to deliver the chipset to Atari but backed out, instead it
had negotiated behind Atari's back in breach of their contract
and made a deal with Commodore to
repay the loan back to Atari that Amiga had been paid to
complete the Amiga chipset and Commodore then bought Amiga.
Because of this contract breach
by David Morse of Amiga and the selling of Amiga to
Commodore, Atari was never able to produce both its Atari 1850XL computer and
also its new high-end video game console (Codenamed
"Mickey") which were both to
be based on the Amiga chipset technology.
On August 13,
1984 Atari Corp (The now newly owned Tramel Technologies
Company renamed to Atari Corp after it had bought Atari
Inc's home game & computer divisions on July 2, 1984) filed
a lawsuit against Amiga for breach of contract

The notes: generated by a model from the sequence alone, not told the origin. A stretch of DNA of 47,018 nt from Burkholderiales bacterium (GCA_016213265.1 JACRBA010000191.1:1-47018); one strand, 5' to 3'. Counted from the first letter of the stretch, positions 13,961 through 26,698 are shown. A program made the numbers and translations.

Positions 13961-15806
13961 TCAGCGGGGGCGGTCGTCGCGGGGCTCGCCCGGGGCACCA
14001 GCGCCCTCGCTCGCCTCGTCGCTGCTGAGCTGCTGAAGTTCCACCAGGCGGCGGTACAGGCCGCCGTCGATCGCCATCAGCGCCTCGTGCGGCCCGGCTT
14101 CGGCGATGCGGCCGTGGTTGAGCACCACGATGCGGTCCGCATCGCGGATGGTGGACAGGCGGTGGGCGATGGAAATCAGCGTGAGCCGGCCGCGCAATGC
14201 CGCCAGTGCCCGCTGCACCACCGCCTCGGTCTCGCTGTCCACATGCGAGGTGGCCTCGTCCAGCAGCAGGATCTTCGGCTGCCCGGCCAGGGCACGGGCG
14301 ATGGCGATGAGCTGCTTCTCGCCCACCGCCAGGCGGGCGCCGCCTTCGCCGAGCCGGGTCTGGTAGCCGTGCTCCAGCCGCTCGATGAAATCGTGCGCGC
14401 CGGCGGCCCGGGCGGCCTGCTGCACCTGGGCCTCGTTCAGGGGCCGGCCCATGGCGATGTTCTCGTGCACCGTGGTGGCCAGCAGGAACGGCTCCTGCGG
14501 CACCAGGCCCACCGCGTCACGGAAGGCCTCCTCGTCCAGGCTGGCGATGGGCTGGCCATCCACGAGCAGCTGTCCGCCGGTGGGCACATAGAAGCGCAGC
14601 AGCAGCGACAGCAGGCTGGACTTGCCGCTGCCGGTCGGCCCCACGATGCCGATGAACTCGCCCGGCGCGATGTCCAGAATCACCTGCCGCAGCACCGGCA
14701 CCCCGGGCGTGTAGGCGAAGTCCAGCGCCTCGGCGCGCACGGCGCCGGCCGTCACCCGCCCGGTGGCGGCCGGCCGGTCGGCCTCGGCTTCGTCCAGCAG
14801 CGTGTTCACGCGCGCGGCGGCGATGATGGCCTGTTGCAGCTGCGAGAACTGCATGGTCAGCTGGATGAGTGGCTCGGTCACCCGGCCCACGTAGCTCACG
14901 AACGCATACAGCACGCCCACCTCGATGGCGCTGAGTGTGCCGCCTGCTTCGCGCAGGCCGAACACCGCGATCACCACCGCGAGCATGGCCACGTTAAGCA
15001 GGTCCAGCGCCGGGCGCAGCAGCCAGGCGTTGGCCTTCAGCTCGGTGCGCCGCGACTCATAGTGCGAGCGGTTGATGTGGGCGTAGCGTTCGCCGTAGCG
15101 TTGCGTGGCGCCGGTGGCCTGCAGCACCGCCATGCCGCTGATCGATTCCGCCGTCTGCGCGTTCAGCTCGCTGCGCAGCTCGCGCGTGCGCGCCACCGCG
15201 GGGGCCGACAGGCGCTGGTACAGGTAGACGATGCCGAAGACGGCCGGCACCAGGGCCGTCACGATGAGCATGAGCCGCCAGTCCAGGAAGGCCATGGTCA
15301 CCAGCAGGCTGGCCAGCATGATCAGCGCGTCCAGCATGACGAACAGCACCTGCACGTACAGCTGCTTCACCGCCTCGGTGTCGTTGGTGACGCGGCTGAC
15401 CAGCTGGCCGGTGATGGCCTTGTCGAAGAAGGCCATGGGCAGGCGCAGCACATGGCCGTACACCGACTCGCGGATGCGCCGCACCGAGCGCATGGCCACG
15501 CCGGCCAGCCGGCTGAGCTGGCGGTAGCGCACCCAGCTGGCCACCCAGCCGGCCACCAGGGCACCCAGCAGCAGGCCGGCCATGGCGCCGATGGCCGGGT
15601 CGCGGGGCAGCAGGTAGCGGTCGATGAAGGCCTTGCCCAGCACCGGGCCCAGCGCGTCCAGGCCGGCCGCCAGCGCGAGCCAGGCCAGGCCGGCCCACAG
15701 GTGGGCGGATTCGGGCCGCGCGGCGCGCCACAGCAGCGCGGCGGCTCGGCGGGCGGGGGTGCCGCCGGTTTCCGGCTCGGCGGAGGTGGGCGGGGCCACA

and use of technology that Atari had paid to be developed.
The suit was settled in 1987, however it was a closed
decision and although rumors leaked that Atari won the suit,
no positive confirmation of this has been found to date. (If
you have any documented evidence of the Settlement, please
The electronics design of the
Atari XL series of computers were original started in the WCI/NY Atari research labs
in Manhattan, New York under Steve Mayer with Gregg
Squires as the head of Engineering. Meanwhile in Atari's
Sunnyvale offices in the Industrial Design group headed by
Roy Nishi, Regan Cheng designed the all new look for Atari's
second generation of computers. Going for a very
attractive high-tech look based on similarities to equipment
made by Bang & Olufsen. Regan Cheng designed an all-new look
into what became the first Atari XL computer, the Atari
1200XL. It can probably be labeled the world's first stylish
and sexy looking computer system.